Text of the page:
Conversely, when circuit pressure drops, the compensator causes pump output to increase. There are two ways of varying output--demand principle (cam) and stroke-reduction principle (angular).

Demand Principle. The demand principle (Figure 1-8) is based on varying pump output to fill the system's changing demands by making the piston stroke effective in varying degrees.

Figure 1-8. Variable-Delivery Demand-Principle Cam Pump.


The pistons are designed with large hollow centers. The centers are intersected by cross-drilled relief holes that open into the pump case. Each piston is equipped with a movable sleeve, which can block the relief holes. When these holes are not blocked, fluid displaced by the pistons is discharged through the relief holes into the pump case, instead of past the pump check valves and out the outlet port.

When full fluid flow is required, the sleeves are positioned to block the relief holes for the entire length of piston stroke. When zero flow is required, the sleeves are positioned not to block the flow during any portion of the piston stroke. For requirements between zero and full flow, the relief holes are uncovered or blocked accordingly.

The sleeves are moved into their required positions by a device called a pump compensator piston. The sleeves and compensator piston are interconnected by means of a spider. Fluid pressure for the compensator piston is obtained from the discharge port (system pressure) through a control orifice.

Stroke-Reduction Principle. The stroke-reduction principle (Figure 1-9) is based on varying the angle of the cylinder block in an angular pump. This controls the length of the piston's stroke and thus the volume per stroke.

The cylinder block angle change is achieved by using a yoke that swivels around a pivot pin called a pintle. The angle is automatically controlled by using a compensator assembly consisting of a pressure-control valve, pressure-pressure-control piston, and mechanical linkage that is connected to the yoke.

As system pressure increases, the pilot valve opens a passageway allowing fluid to act on the control piston. The piston moves, compressing its spring, and through mechanical linkage moves the yoke toward the zero flow (zero angle) position. As system pressure decreases, the pressure is relieved on the piston, and its spring moves the pump into the full flow position.


The purpose of a hydraulic accumulator is to store hydraulic fluid under pressure. It may be used to--:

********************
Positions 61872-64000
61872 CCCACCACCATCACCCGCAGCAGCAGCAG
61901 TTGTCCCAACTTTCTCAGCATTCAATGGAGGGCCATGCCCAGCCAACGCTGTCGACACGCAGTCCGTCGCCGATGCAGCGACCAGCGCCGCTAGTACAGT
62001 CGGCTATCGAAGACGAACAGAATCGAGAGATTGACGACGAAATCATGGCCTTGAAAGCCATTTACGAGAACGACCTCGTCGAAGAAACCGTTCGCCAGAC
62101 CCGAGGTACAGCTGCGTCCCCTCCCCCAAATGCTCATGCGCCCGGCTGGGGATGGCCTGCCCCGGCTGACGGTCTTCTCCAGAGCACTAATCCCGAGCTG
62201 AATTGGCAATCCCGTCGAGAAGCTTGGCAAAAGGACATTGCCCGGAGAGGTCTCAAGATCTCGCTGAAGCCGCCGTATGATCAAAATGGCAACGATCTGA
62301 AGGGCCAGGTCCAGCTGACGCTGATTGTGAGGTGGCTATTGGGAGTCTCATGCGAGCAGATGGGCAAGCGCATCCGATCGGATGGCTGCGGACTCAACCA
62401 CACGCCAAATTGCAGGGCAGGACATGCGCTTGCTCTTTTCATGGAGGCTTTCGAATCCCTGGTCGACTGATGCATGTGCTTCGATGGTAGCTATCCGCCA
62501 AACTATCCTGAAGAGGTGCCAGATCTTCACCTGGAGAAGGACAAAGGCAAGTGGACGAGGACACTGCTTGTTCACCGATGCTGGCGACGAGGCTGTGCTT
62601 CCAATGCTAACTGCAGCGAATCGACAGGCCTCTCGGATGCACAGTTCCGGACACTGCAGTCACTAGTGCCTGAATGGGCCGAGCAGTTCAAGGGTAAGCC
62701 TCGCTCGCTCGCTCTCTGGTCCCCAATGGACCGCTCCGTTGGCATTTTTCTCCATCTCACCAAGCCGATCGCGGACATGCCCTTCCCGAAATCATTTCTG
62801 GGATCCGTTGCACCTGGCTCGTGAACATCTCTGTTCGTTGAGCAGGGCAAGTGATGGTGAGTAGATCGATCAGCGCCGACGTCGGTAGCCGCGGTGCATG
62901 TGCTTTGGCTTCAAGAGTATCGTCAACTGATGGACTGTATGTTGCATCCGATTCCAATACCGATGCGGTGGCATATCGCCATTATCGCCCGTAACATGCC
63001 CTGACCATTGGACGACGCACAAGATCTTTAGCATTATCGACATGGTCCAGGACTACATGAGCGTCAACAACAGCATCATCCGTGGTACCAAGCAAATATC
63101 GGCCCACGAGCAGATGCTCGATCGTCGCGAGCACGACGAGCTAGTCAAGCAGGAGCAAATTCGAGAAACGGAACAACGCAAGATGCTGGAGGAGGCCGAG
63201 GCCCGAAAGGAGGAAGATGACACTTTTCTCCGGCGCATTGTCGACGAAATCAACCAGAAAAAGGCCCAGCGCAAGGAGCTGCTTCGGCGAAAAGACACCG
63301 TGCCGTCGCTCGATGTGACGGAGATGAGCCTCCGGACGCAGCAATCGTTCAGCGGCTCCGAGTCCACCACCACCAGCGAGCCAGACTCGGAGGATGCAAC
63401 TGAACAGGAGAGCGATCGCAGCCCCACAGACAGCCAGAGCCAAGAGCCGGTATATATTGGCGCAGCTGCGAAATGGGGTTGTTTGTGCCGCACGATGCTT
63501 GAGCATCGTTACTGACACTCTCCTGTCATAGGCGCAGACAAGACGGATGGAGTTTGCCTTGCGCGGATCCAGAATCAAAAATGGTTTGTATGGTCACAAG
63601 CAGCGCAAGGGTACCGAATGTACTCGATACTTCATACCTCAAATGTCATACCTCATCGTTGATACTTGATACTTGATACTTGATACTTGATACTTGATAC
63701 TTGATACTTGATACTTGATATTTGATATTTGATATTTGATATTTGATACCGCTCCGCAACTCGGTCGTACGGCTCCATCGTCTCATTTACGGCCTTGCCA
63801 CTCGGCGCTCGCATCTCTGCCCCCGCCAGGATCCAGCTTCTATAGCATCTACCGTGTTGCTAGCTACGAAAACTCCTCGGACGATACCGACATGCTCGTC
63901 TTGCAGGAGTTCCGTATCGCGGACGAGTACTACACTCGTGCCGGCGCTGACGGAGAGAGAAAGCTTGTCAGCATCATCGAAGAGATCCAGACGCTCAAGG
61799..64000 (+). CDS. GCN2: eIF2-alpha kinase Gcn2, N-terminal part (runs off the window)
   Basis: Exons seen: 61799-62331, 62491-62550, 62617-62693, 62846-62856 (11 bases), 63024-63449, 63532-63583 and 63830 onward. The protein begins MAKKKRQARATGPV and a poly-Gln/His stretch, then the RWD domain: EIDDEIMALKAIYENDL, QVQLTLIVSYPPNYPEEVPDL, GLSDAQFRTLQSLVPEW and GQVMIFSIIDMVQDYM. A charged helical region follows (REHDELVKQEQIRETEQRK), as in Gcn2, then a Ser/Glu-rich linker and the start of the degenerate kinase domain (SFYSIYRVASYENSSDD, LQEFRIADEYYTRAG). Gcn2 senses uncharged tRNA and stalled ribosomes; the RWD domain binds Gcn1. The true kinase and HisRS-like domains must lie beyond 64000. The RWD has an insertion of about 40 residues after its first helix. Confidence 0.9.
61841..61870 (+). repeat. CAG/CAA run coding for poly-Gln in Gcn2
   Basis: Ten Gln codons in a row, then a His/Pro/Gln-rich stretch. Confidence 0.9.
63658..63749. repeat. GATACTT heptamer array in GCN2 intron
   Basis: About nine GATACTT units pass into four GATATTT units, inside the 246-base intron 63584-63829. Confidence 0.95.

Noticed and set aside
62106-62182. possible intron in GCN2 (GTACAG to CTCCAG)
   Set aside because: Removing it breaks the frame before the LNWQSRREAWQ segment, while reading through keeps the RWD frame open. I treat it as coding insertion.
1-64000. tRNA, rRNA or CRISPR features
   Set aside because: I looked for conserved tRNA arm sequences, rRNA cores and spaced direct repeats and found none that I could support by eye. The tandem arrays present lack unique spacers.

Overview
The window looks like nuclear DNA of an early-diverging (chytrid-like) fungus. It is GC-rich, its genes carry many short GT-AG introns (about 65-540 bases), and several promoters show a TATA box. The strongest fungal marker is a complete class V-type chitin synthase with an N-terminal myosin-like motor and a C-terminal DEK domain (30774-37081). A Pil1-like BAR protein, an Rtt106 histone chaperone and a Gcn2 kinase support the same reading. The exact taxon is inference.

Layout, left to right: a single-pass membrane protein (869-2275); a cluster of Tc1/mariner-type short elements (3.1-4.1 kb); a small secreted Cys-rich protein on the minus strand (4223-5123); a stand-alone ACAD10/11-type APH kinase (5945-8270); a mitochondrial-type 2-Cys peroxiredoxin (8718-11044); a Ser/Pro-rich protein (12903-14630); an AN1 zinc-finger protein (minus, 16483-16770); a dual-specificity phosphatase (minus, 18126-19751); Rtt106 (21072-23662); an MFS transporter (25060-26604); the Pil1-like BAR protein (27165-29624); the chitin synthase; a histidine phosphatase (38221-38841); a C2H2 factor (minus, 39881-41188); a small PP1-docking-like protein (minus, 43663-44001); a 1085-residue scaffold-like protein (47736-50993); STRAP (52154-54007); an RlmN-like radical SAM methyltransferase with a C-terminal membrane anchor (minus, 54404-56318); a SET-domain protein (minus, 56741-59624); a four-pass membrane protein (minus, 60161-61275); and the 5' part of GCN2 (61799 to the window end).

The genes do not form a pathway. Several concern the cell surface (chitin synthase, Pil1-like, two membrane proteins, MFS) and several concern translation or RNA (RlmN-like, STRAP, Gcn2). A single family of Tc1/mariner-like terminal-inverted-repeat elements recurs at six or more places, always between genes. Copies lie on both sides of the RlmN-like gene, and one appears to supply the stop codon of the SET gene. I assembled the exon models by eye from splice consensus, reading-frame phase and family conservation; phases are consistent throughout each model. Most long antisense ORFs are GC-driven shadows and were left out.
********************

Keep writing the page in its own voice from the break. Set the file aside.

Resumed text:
• Dampen hydraulic shocks which may develop when pressure surges occur in hydraulic systems.

• Add to the output of a pump during peak load operation of the system, making it possible to use a pump of much smaller capacity than would otherwise be required.


• Absorb the increases in fluid volume caused by increases in temperature.

• Act as a source of fluid pressure for starting aircraft auxiliary power units (APUs).

• Assist in emergency operations.

Figure 1-9. Variable Stroke-Reduction Pump.


Accumulators are divided into types according to the means used to separate the air fluid chambers; these are the diaphragm, bladder, and piston accumulators.

Diaphragm Accumulator. The diaphragm accumulator consists of two hollow, hemispherical metal sections bolted together at the center. Notice in Figure 1-10 that one of the halves has a fitting to attach the unit to the hydraulic system; the other half is equipped with an air valve for charging the unit with compressed air or nitrogen. Mounted between the two halves is a synthetic rubber diaphragm that divides the accumulator into two sections. The accumulator is initially charged with air through the air valve to a pressure of approximately 50 percent of the hydraulic system pressure. This initial air charge forces the diaphragm upward against the inner surface of the upper section of the accumulator.

Figure 1-10. Diaphragm Accumulator.

When fluid pressure increases above the initial air charge, fluid is forced into the upper chamber through the system


pressure port, pushing the diaphragm down and further compressing the air in the bottom chamber. Under peak load, the air pressure in the lower chamber forces fluid back into the hydraulic system to maintain operating pressure. Also, if the power pump fails, the compressed air forces a limited amount of pressurized fluid into the system.

Bladder Accumulator. The bladder accumulator operates on the same principle and for the same purpose as the diaphragm accumulator but varies in construction, as shown in Figure 1-11. The unit is a one-piece metal sphere with a fluid pressure inlet at the top and an opening at the bottom for inserting the bladder. A large screw-type plug at the bottom of the accumulator is a retainer for the bladder that also seals the unit. A high-pressure air valve is also incorporated in the retainer plug. Fluid enters through the system pressure port. As fluid pressure increases above the initial air charge of the accumulator, it forces the bladder downward against the air

Figure 1-11. Bladder Accumulator.


charge, filling the upper chamber with fluid pressure. The broken lines in Figure 1-11 indicate the approximate position of the bladder at the time of the initial air charge.

Piston Accumulator. The piston accumulator serves the same purpose and operates by the same principles as do the diaphragm and bladder accumulators. As shown in Figure 1-12, the unit consists of a cylinder and piston assembly with ports on each end. Fluid pressure from the system enters the left port, forcing the piston down against the initial air charge in the right chamber of the cylinder. A high-pressure air valve is located at the right port for charging the unit. A drilled passage from the fluid side of the piston to the outside of the piston provides lubrication between the cylinder walls and the piston.